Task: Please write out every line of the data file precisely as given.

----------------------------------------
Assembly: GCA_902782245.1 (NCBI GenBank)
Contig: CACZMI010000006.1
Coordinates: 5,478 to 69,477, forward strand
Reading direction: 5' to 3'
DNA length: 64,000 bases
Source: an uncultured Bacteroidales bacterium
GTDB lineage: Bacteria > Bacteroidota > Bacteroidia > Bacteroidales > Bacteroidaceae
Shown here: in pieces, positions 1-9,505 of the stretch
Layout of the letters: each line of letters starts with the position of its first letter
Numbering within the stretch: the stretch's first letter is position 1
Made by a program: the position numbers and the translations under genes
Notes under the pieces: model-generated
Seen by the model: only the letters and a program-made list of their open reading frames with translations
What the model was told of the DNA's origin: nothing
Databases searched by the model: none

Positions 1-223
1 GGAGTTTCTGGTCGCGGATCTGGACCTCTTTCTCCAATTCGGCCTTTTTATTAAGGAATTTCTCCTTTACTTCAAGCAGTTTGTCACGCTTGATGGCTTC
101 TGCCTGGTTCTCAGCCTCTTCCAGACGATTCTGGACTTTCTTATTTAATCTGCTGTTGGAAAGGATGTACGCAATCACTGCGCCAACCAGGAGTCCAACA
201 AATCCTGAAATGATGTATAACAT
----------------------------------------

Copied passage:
Assembly: GCA_902782245.1 (NCBI GenBank)
Contig: CACZMI010000006.1
Coordinates: 5,478 to 69,477, forward strand
Reading direction: 5' to 3'
DNA length: 64,000 bases
Source: an uncultured Bacteroidales bacterium
GTDB lineage: Bacteria > Bacteroidota > Bacteroidia > Bacteroidales > Bacteroidaceae
Shown here: in pieces, positions 1-9,505 of the stretch
Layout of the letters: each line of letters starts with the position of its first letter
Numbering within the stretch: the stretch's first letter is position 1
Made by a program: the position numbers and the translations under genes
Notes under the pieces: model-generated
Seen by the model: only the letters and a program-made list of their open reading frames with translations
What the model was told of the DNA's origin: nothing
Databases searched by the model: none

Positions 1-223
1 GGAGTTTCTGGTCGCGGATCTGGACCTCTTTCTCCAATTCGGCCTTTTTATTAAGGAATTTCTCCTTTACTTCAAGCAGTTTGTCACGCTTGATGGCTTC
101 TGCCTGGTTCTCAGCCTCTTCCAGACGATTCTGGACTTTCTTATTTAATCTGCTGTTGGAAAGGATGTACGCAATCACTGCGCCAACCAGGAGTCCAACA
201 AATCCTGAAATGATGTATAACAT